HP Siteprint

HP SitePrint prints 2D plans on construction site floors

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Autonomous three-wheeled robot said to deliver site layouts up to ten times faster than manual methods

HP has launched HP SitePrint, an autonomous robot that prints site layouts directly onto the floor of a construction site. According to HP, the three wheeled robot can print with pinpoint accuracy in a fraction of the time it takes to layout manually, improving productivity by as much as ten times.

Global construction firm Skanska has been using HP SitePrint on two prominent US projects, including the LIRR Train Hall Renovation in Penn Station, New York. Working with Skanska, it took construction services provider Siteline360 45 minutes to print the layout of walls over an area of 2,400 square feet. According to Michael Hill, regional director of Siteline360, that same job took a layout technician seven hours to do it manually.

HP SitePrint gets its precise positioning and navigation by linking to a Robotic Total Station. Through a collaboration with Leica Geosystems the robot is guided by the Leica TS16 and Leica iCON iCR80 Robotic Total Stations. HP and Topcon are also collaborating to integrate HP SitePrint with the Topcon Layout Navigator and GT Robotic Total Stations. HP has not made any claims about accuracy.

HP’s robot is ruggedised and designed to operate in construction site conditions. It can print lines, arcs and text on multiple surfaces, including those that are porous (concrete, tarmac, plywood, and pavement) and non-porous (terrazzo, vinyl, and epoxy) . HP says the robot is light and compact, and can be transported in a hard case that fits all the solution components. This includes a touch screen tablet for remote control and configuration and a portfolio of inks for different surfaces, environmental conditions, and durability requirements. HP SitePrint comes with two batteries, each of which can perform constant construction layout for up to four hours.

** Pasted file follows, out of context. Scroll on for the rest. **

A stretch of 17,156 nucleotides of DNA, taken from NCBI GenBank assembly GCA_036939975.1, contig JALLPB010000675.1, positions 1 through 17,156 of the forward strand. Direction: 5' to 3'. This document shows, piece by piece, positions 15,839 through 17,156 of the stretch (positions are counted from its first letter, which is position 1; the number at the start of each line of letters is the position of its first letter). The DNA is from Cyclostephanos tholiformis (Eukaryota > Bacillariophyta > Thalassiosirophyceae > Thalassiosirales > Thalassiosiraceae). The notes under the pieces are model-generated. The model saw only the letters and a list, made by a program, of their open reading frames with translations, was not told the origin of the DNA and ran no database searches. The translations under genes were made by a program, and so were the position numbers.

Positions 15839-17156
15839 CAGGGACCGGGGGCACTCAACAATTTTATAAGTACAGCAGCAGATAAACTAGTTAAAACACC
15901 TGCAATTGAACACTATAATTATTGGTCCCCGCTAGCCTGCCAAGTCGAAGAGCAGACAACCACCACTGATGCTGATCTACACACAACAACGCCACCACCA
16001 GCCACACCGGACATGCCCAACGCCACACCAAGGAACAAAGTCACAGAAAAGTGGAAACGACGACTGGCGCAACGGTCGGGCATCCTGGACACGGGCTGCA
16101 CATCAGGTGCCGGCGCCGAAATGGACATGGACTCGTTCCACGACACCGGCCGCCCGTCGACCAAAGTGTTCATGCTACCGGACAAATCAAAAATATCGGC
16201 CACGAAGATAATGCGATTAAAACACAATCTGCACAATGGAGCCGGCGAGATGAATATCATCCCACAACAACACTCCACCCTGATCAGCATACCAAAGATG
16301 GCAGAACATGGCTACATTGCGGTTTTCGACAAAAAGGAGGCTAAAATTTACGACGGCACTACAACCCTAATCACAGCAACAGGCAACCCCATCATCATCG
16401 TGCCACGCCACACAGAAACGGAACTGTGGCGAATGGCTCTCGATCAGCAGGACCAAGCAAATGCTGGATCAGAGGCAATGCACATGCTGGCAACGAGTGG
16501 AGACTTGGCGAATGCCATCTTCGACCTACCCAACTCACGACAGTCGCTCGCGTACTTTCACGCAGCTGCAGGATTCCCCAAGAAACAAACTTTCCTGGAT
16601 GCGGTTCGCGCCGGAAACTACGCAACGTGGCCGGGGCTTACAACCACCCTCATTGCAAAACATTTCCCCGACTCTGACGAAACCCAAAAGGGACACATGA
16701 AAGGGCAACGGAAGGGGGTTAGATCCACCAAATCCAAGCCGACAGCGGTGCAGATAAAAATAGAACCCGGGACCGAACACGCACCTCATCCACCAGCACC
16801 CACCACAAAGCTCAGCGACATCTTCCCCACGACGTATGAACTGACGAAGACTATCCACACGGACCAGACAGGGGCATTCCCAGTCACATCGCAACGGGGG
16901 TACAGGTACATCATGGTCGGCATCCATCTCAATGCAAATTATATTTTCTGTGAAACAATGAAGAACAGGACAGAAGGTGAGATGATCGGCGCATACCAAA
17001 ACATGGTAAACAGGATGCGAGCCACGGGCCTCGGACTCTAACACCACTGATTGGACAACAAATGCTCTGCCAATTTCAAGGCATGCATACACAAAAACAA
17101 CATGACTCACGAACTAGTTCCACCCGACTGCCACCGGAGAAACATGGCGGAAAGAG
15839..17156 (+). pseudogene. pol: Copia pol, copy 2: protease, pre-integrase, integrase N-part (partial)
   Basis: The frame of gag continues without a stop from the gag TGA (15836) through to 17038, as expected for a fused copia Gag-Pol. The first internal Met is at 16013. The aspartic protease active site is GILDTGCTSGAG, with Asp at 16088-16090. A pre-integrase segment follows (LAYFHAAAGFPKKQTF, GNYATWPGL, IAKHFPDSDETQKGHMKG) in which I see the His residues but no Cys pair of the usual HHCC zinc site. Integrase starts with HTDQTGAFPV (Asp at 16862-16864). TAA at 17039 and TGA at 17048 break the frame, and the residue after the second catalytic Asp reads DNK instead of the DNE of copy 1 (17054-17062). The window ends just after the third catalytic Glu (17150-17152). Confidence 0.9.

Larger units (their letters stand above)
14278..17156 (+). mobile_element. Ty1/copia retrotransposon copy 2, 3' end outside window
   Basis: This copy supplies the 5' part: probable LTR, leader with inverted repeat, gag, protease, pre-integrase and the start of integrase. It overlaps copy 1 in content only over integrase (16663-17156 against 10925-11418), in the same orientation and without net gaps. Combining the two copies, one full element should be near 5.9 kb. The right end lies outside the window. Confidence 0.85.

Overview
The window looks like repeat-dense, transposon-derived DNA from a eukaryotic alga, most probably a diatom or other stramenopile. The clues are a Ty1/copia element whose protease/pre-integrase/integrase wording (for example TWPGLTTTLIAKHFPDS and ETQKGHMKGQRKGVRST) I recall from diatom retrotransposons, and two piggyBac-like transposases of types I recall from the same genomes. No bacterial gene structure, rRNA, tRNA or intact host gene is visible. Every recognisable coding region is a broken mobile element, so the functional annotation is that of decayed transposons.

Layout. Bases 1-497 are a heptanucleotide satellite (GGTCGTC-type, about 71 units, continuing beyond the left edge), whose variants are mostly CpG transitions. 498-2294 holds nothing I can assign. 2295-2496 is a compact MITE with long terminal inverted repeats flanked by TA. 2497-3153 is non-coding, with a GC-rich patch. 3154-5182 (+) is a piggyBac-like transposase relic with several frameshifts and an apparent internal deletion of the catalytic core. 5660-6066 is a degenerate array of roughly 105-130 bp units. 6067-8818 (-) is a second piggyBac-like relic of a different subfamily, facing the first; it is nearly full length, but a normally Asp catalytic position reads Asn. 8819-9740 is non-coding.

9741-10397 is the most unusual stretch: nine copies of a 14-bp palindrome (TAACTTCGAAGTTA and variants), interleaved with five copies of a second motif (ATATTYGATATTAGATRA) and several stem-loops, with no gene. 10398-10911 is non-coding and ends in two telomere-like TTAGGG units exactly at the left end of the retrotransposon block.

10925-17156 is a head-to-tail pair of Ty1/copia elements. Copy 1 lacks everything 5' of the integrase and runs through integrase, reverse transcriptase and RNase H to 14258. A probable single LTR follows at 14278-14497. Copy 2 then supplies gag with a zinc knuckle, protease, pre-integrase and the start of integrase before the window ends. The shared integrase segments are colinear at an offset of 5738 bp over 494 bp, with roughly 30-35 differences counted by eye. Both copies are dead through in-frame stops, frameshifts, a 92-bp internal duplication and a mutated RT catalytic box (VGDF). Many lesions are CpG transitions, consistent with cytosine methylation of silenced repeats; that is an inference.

The HP SitePrint solution also includes cloud tools for submitting and preparing jobs, managing the fleet and tracking usage.

“The existing manual layout process can be slow and labour intensive. Despite being done by specialists, there is always the risk of human error, which can result in costly reworks,” said Albert Zulps, director of emerging technology at Skanska. “Layout experts are a scarce resource who add a lot of value in terms of planning and strategy, but often end up dedicating most of their time to manual execution. HP SitePrint lets us do more with less, helping reduce schedules thanks to a much faster layout process, and allowing senior operators to focus on other critical activities like quality control.”


HP SitePrint has been used on over 80 pilot projects globally, across multiple environments – including residential, parking, airport, and hospital projects.

It is currently available to customers in North America through an Early Access Program. The final product and wider commercial launch are planned for 2023.

HP faces some competition from startups in this emerging market.

Dusty Robotics’ FieldPrinter can print layouts on a range of flat surfaces including concrete, plywood subfloor, wood formwork, and asphalt. The company has raised $69 million and is valued at $250 million.

Rugged Robotics has been prototyping and testing for 18 months and, according to its website, is now starting to scale commercially with several multi-billion-dollar general contractors. The Houston-based company has raised $10 million.


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